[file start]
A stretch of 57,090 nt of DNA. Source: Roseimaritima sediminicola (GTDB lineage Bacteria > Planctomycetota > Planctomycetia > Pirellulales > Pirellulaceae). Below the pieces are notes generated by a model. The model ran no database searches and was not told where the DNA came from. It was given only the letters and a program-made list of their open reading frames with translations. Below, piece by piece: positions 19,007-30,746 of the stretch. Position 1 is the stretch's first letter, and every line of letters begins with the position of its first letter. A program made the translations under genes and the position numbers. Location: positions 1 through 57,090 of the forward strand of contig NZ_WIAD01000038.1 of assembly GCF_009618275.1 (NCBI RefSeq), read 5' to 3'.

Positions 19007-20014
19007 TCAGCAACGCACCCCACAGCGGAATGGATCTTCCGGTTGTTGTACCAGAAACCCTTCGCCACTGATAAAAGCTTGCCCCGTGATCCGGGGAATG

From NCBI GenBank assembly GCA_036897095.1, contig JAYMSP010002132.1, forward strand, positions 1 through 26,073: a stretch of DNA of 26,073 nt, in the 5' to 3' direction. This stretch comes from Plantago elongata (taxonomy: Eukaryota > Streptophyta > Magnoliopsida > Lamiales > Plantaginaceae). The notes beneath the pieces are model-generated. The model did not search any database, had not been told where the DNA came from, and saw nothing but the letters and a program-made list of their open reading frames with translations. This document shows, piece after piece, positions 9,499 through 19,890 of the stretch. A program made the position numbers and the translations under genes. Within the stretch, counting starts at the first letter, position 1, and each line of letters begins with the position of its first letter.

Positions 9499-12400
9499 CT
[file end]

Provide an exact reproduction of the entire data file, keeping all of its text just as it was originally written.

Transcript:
A stretch of 57,090 nt of DNA. Source: Roseimaritima sediminicola (GTDB lineage Bacteria > Planctomycetota > Planctomycetia > Pirellulales > Pirellulaceae). Below the pieces are notes generated by a model. The model ran no database searches and was not told where the DNA came from. It was given only the letters and a program-made list of their open reading frames with translations. Below, piece by piece: positions 19,007-30,746 of the stretch. Position 1 is the stretch's first letter, and every line of letters begins with the position of its first letter. A program made the translations under genes and the position numbers. Location: positions 1 through 57,090 of the forward strand of contig NZ_WIAD01000038.1 of assembly GCF_009618275.1 (NCBI RefSeq), read 5' to 3'.

Positions 19007-20014
19007 TCAGCAACGCACCCCACAGCGGAATGGATCTTCCGGTTGTTGTACCAGAAACCCTTCGCCACTGATAAAAGCTTGCCCCGTGATCCGGGGAATG

From NCBI GenBank assembly GCA_036897095.1, contig JAYMSP010002132.1, forward strand, positions 1 through 26,073: a stretch of DNA of 26,073 nt, in the 5' to 3' direction. This stretch comes from Plantago elongata (taxonomy: Eukaryota > Streptophyta > Magnoliopsida > Lamiales > Plantaginaceae). The notes beneath the pieces are model-generated. The model did not search any database, had not been told where the DNA came from, and saw nothing but the letters and a program-made list of their open reading frames with translations. This document shows, piece after piece, positions 9,499 through 19,890 of the stretch. A program made the position numbers and the translations under genes. Within the stretch, counting starts at the first letter, position 1, and each line of letters begins with the position of its first letter.

Positions 9499-12400
9499 CT